Wednesday, August 04, 2004
( 10:14 AM )
Oregon Perfects the Military Funeral
Another young Oregonian was killed in Iraq last week. The Oregonian, perhaps tired of simply reporting these ongoing deaths that are striking at the heart of our communities, have done an article today on the funerals themselves.
Within the volunteer Oregon Army National Guard is a core of "double volunteers," as they call themselves: men and women who have stepped forward and met the exacting standards of the state's adjutant general's select honor guard. Those 20 or so soldiers represent the Guard at parades, fairs, festivals and -- with increasing regularity -- at soldiers' funerals.
Once those were mostly the funerals of veterans, old soldiers, but as the war in Iraq continues, those services are for their comrades-in-arms, four so far and another one to come. The soldiers killed in Iraq are younger, with more life unspent -- mirrored in the soldiers wearing slippery white cotton gloves who carry, in 15-inch lockstep, the heavy coffins.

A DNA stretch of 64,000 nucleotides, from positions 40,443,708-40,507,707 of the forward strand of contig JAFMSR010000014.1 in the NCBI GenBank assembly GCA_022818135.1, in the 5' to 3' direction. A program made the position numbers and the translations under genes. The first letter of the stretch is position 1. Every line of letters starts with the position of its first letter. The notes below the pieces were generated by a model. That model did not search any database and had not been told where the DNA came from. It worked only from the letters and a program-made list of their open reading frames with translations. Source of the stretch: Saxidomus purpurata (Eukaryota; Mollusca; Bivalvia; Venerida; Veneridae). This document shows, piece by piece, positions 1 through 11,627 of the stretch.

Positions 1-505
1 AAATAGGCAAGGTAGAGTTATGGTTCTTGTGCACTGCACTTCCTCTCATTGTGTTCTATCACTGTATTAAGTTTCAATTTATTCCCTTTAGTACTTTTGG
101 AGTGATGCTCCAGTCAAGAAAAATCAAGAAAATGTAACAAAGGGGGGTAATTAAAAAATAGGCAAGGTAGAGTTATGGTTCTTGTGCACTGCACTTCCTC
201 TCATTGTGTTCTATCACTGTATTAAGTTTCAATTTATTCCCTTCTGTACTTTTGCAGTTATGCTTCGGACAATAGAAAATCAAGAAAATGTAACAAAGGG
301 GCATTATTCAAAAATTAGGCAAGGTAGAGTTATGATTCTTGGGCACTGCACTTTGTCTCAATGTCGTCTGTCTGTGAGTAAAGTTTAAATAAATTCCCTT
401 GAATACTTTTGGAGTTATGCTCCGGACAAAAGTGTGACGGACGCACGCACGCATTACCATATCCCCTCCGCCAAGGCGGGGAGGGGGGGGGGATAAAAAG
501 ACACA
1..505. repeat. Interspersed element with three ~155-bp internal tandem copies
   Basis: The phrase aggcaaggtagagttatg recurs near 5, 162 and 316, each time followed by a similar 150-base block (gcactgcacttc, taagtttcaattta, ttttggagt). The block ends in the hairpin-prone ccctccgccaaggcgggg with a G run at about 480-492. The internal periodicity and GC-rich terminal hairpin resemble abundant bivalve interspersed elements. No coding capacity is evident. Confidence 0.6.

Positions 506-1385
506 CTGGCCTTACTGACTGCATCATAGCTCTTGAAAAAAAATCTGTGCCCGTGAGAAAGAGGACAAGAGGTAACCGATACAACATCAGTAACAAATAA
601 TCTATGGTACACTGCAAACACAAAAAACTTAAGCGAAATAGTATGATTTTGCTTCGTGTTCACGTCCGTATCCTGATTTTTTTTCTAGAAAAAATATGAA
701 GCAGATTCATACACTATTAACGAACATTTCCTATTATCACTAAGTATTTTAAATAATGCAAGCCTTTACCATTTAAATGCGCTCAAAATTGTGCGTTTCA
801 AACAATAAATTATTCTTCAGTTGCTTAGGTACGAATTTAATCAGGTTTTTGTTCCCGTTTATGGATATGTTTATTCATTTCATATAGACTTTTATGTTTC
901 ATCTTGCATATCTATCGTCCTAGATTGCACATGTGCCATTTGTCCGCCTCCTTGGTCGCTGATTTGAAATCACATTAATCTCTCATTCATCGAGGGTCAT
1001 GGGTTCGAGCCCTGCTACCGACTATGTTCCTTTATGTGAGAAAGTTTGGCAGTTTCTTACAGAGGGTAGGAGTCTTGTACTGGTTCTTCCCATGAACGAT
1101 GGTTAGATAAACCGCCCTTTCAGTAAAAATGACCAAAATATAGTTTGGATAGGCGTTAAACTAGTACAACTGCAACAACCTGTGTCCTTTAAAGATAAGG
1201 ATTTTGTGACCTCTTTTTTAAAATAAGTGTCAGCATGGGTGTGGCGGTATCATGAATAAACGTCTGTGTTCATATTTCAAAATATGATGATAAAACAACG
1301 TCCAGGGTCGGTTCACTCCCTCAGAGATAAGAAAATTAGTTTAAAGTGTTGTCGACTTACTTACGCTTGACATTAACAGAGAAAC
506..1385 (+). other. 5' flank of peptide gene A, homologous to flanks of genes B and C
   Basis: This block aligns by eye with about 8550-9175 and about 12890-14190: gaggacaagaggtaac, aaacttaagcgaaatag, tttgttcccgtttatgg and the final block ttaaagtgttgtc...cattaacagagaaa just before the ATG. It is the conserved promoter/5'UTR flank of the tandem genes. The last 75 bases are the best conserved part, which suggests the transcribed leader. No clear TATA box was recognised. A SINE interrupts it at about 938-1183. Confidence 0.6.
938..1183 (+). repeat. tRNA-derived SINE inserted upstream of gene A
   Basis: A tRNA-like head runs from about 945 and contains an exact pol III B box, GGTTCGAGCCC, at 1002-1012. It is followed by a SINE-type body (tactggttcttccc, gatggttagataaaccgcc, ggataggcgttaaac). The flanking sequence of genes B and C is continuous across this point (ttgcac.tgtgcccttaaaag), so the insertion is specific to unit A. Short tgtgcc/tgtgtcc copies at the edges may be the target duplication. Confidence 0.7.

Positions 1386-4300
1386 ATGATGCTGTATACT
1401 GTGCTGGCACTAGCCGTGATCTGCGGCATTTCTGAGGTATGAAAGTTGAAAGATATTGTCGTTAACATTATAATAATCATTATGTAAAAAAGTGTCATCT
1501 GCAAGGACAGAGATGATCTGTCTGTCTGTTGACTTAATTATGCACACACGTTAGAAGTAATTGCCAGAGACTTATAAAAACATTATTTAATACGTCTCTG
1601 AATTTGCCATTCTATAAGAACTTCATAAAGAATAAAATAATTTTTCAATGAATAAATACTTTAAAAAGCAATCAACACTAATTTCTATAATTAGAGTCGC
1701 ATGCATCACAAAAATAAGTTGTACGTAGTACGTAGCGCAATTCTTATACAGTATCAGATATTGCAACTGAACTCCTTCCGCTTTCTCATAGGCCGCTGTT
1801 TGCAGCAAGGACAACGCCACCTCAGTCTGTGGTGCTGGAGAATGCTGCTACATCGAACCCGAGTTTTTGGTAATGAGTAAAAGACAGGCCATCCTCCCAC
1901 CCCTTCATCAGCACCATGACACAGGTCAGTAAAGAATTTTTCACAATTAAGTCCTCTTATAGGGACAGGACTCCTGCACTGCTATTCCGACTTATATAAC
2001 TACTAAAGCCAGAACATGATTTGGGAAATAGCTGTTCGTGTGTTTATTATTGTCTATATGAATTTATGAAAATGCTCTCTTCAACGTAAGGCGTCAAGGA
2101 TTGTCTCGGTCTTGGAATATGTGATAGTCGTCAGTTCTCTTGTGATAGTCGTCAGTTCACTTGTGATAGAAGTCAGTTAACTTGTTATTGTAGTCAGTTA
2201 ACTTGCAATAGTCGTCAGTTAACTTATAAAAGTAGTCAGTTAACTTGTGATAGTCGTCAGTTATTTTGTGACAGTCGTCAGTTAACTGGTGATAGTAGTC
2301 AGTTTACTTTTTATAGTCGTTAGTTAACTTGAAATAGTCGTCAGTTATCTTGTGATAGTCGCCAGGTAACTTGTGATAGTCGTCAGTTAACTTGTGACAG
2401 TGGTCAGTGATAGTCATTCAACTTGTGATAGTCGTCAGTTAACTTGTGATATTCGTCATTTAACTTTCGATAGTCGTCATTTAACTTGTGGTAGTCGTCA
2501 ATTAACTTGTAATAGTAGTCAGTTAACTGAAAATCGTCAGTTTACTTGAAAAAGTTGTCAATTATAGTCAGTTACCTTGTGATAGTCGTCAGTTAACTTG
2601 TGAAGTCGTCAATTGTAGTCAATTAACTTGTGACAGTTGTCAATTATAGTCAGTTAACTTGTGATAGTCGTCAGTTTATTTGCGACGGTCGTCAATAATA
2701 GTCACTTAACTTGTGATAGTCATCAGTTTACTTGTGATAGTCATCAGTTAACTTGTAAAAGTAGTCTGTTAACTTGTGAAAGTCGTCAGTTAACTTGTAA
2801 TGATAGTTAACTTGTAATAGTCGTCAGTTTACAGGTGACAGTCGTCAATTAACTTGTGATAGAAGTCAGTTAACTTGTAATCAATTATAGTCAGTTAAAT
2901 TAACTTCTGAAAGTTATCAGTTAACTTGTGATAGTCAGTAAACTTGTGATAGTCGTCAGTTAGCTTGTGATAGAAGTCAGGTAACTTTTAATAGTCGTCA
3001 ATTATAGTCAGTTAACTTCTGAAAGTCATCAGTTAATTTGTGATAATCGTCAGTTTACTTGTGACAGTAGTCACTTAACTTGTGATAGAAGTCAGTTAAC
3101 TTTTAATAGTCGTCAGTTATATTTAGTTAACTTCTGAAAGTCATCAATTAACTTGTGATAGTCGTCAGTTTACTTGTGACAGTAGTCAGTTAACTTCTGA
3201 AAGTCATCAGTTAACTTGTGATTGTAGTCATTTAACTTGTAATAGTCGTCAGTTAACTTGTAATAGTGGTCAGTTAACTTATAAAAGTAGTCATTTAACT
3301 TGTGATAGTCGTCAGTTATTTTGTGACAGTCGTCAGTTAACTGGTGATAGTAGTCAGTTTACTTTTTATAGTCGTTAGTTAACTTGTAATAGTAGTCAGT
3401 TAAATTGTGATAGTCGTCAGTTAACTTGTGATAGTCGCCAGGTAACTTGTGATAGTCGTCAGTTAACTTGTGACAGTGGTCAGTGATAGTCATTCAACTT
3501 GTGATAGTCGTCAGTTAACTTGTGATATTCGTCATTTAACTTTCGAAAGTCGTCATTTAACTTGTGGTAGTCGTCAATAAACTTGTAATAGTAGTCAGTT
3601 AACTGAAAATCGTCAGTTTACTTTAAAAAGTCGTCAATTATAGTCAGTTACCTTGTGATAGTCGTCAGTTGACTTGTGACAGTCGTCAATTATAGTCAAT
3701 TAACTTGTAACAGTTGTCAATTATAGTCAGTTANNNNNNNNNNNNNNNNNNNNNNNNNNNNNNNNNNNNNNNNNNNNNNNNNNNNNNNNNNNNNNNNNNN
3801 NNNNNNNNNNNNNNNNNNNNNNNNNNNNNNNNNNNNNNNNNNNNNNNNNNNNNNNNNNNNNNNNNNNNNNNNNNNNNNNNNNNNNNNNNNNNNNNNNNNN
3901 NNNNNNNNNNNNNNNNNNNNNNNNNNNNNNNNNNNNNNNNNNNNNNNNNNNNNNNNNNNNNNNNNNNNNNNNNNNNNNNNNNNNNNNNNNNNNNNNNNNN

Sometimes the men and women are strangers, but often they've met, trained together, heard one another's names. Maybe fought together.
Precisely, professionally, they bear the coffin, fold the U.S. flag and give it to the bereaved with these words: "As a representative of the United States Army it is my high privilege to present to you this flag. . . ."
Since the media doesn't seem concerned any longer (the "handover of power" seems to have convinced them that we are no longer present and being killed in Iraq?), here is an update. As of today, 920 US soldiers have been killed. EIGHT have been killed this month - and it's only the 4th day of the month. The thousands of injuries, sometimes deadly injuries, often maimings for life, continue to mount.
What was that again about steady leadership?